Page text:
The result for tutoring requires some discussion since it appears inconsistent with the NRP
results. The unweighted effect of tutoring d = 1.09 is reported in Ehri et al. (2001, Table 2),
while the effects for small group and class instruction are given as .44 and .37, respectively.
Thus, the unweighted tutoring effect was documented by the NRP. When studies were
weighted by size, Ehri et al. (2001, Table 1) the effect sizes for tutoring, small group, and
class instruction were .57, .43, and .39, respectively. This change in NRP estimates results
from the weighting scheme used, but also from the deletion of the study by Tunmer and
Hoover (1993). (Note 22) In the present analysis, the deletion of this study results in a
tutoring estimate of d = .21 (p < .007) while the phonics estimate is virtually unchanged.
The Tunmer and Hoover (1993) study also illustrates an important issue for interpreting the
regression results. Recall that there were two treatment groups, and one untreated control
group. The first treatment was the Standard Reading Recovery (SRR). It was modified by
one and only one change: a systematic phonics component was added. This modified
treatment was then given to the second experimental group (MRR). We coded the first group
(SRR) as TP = 1 and the second (MRR) as TP = 2, recognizing the difference between the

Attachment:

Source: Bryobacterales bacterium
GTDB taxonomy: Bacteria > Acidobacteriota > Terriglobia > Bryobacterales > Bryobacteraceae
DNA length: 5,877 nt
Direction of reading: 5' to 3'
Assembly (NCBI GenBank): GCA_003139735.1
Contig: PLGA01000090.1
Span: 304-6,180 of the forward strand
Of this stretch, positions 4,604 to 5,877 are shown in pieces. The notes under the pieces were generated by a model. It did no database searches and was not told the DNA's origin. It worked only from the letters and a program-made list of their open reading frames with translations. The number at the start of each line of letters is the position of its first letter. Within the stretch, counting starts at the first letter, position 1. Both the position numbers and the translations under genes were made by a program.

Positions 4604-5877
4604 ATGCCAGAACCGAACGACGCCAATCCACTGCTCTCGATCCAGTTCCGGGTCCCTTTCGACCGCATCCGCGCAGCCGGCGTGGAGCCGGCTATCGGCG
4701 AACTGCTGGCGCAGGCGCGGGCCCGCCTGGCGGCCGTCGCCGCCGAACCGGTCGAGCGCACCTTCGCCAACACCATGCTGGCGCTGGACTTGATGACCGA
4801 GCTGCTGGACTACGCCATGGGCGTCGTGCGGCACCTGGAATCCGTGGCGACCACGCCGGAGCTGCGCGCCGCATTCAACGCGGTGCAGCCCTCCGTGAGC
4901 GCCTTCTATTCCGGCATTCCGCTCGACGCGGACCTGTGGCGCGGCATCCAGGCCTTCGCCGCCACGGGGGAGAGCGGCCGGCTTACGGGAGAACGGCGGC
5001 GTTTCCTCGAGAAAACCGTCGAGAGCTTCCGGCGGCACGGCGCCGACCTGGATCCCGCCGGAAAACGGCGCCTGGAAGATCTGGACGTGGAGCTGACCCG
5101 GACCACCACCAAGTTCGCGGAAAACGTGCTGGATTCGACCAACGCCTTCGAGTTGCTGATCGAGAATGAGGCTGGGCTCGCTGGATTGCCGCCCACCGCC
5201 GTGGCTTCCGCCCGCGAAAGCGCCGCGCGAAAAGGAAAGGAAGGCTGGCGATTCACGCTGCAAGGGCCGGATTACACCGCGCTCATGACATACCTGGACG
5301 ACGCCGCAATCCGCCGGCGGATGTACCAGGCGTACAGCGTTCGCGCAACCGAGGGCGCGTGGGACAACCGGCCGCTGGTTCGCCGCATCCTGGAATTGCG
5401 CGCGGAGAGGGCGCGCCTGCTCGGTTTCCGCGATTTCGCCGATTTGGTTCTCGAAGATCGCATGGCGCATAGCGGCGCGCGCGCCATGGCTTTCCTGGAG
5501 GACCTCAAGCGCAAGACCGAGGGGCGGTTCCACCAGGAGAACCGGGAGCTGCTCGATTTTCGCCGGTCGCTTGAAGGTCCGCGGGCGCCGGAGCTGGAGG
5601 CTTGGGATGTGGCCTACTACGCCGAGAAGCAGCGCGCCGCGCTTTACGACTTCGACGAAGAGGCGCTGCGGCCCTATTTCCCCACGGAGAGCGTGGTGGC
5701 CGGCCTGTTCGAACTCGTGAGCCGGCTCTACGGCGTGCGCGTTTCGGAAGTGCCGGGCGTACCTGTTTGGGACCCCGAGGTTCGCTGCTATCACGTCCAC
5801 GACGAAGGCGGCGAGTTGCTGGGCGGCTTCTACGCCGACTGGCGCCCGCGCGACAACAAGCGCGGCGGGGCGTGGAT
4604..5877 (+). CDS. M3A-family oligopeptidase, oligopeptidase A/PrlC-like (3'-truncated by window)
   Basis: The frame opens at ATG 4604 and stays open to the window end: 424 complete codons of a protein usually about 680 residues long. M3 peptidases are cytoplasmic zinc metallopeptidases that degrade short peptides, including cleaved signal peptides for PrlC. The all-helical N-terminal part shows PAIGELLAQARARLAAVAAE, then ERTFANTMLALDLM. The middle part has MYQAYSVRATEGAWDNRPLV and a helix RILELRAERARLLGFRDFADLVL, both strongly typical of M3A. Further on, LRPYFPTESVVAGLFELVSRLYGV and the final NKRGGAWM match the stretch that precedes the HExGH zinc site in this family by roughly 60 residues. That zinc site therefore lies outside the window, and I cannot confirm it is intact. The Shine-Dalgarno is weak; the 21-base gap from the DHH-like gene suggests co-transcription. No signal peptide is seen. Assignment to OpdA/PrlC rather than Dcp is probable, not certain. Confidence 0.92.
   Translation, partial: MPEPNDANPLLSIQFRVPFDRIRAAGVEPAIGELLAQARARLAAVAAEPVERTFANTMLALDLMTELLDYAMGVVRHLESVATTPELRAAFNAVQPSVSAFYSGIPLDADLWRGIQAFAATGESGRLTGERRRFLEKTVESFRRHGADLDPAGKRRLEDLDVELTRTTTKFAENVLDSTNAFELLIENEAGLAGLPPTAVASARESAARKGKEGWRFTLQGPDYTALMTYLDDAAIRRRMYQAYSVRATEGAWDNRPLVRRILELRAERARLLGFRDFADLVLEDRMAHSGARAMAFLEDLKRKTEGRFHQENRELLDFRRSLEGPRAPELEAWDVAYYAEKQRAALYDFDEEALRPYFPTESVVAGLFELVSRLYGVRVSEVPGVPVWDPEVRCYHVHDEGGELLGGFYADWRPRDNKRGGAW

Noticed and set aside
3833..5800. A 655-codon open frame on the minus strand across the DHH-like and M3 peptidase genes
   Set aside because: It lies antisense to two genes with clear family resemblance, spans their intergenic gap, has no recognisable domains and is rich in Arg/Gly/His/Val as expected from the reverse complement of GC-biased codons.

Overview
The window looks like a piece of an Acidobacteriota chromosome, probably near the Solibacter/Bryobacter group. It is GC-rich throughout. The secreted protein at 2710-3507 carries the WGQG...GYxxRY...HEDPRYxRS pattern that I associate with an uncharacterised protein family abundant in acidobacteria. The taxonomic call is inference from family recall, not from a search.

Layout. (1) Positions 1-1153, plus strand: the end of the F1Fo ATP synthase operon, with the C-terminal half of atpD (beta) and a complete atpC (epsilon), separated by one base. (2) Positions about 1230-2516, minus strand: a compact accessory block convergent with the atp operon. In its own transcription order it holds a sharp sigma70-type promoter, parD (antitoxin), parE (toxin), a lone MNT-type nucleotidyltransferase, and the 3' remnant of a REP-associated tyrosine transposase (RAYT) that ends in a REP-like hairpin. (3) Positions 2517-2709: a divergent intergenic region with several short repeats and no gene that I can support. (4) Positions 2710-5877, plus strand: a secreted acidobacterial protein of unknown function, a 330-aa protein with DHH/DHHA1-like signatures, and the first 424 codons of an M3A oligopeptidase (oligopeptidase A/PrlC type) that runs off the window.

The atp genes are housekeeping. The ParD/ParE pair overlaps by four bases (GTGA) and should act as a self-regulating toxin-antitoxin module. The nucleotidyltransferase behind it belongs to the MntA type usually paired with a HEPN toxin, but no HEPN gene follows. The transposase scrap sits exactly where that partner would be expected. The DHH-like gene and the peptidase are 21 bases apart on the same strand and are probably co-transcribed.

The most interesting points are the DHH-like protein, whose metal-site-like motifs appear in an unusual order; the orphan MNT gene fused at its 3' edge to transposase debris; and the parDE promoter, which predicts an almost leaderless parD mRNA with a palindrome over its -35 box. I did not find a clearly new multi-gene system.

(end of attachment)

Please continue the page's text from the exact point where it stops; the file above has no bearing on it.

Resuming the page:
two as the best estimate of the systematic phonics effect. This is what the contrast TP2
represents. The difference between the untreated control group and the phonics groups (SRR
and MRR) is the effect estimated by the first contrast TP1.
We examined residuals for the weighted regression analysis and found evidence of one
outlier (standardized residual |z| > 4.5). This case was removed; however, this decision had
very little effect on the model estimates.
Differences Between Outcome Categories
We did not explicitly examine outcomes for dependent variable categories because there
were relatively few studies that contributed to any particular category. Our primary goal was
to replicate results on the overall efficacy of phonics instruction. However, we did examine
residuals from the weighted regression model and test for residual differences between the
DV categories given in Table 1. Using an unweighted analysis (to increase n) and
comparison as the unit of analysis, we found no significant differences, F(11, 212) = .805, p
= .635. This implies that there were no differential effects by DV category. In particular, the
average residual for Spelling was virtually zero. We do not think this result implies that
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phonics instruction is equally effective for all dependent variable categories, but rather that